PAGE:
That was the feature version of my student film.  It was called Outpost and I wrote the script.  When I was asked after Dog Soldiers, just what else I had to make, I presented that script to sell it to Orion Films, who were wanting to make a movie with me.  They read it and absolutely loved it, but it was too expensive.  We sat down together and came up with The Descent.

You write, direct, edit and produce films, but how would you describe yourself?

Just a filmmaker.  I don’t know that I would I call myself an auteur.  As I’m not sure that I ever really believe in them, because I can’t do it without the production designer or the DOP.  I think that auteur thing is a little bit tricky, but a filmmaker for sure.

You are now based in the UK, but what are you working on?

Back in 2022, I shot a female-led gangster movie.  It’s like Scarface and that’s coming out this summer in cinemas.  Last year, I shot a slasher movie, which we shot out in Malta and I’m only just finishing that now.  I’ve just finished writing a World War Two alien invasion film.  Everybody starts thinking of Saving Private Ryan meets Independence Day, but it’s not that at all.  It’s set in a Cornish fishing village in 1940, when England is expecting to be invaded by Germany, but they get invaded by something else.

That sounds like a subversion of the stereotypical of films set in that time.

I was interested in doing a very Spielbergian family film.  I’ve had to rein in the violence, but I still want it to be scary.  I wanted to go for Jurassic Park levels of intensity.  Scares can still be scary.  Kids love being scared, it’s just not being offensive or going too far with the blood.  You can still push the envelope a little bit and make it scary for them, for sure.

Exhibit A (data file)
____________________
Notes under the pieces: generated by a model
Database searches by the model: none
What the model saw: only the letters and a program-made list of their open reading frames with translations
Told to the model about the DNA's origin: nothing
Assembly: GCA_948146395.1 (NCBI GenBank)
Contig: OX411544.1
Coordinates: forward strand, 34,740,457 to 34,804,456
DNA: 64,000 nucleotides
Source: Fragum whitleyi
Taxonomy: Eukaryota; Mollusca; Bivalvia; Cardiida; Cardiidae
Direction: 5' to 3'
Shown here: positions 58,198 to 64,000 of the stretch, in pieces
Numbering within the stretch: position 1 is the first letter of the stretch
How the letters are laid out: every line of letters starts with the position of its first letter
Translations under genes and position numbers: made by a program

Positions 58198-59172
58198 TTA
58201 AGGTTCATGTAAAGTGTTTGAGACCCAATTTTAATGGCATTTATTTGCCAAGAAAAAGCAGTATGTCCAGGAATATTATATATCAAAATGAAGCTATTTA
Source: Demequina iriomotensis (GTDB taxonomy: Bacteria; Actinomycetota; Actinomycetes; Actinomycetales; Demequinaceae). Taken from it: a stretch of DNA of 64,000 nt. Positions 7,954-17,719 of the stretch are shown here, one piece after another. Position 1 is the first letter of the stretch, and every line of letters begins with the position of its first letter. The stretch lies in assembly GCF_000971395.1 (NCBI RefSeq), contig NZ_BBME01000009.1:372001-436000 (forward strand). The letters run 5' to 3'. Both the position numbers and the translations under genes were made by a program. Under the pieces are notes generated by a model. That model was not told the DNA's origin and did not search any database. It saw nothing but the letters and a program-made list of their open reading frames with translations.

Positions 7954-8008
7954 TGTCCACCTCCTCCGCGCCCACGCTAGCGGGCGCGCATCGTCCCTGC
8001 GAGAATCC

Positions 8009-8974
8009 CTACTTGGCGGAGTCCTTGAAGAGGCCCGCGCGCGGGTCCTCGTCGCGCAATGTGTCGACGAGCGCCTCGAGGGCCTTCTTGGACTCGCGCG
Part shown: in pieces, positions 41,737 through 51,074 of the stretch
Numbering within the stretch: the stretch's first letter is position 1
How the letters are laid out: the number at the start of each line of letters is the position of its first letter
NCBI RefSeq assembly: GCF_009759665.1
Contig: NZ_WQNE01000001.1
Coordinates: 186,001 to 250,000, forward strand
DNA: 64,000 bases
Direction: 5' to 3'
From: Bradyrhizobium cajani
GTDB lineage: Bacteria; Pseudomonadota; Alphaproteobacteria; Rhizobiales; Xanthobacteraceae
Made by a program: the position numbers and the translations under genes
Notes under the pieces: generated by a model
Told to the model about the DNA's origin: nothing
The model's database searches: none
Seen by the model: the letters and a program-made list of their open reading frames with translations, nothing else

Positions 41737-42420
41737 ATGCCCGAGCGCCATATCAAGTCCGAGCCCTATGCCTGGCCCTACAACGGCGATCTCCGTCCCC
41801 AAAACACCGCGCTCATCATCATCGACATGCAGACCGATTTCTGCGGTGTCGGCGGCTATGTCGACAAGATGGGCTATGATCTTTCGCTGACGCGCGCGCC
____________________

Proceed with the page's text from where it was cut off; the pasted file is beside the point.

This has got aliens and various sequences.  It’s about a bunch of kids who get evacuated from London to this village.  All the men of fighting age are off during the war and what’s left in the village are the kids, the old home guard and the land girls and it’s them who have to fight off the aliens.  It’s like Empire of the Sun meets Goonies meets Aliens.

Will you be using practical effects or use CGI?

I prefer practical on so many levels.  It’s better for the actors and it looks better on camera.  You can hack stuff with CGI, but at the end of the day if you want to create a classic monster, then do it practically.  When I think of the classic monsters, they are pretty much all practical.  From the original Frankenstein‘s monster to The Howling and America Werewolf in London to The Thing and the original Predator.  They still look amazing because they were real.  I very much believe in that.

Neil Marshall, thank you very much.

All photos are by Peter Gatehouse and are used with permission.

Peter Ray Allison
Peter Ray Allisonhttp://www.peterallison.net
Science Fiction: the final frontier. These are the articles of the freelance journalist Peter Ray Allison. His continuing mission: to explore strange new realms of fiction, to seek out new genres and new visions of the future, to boldly geek where no one has geeked before.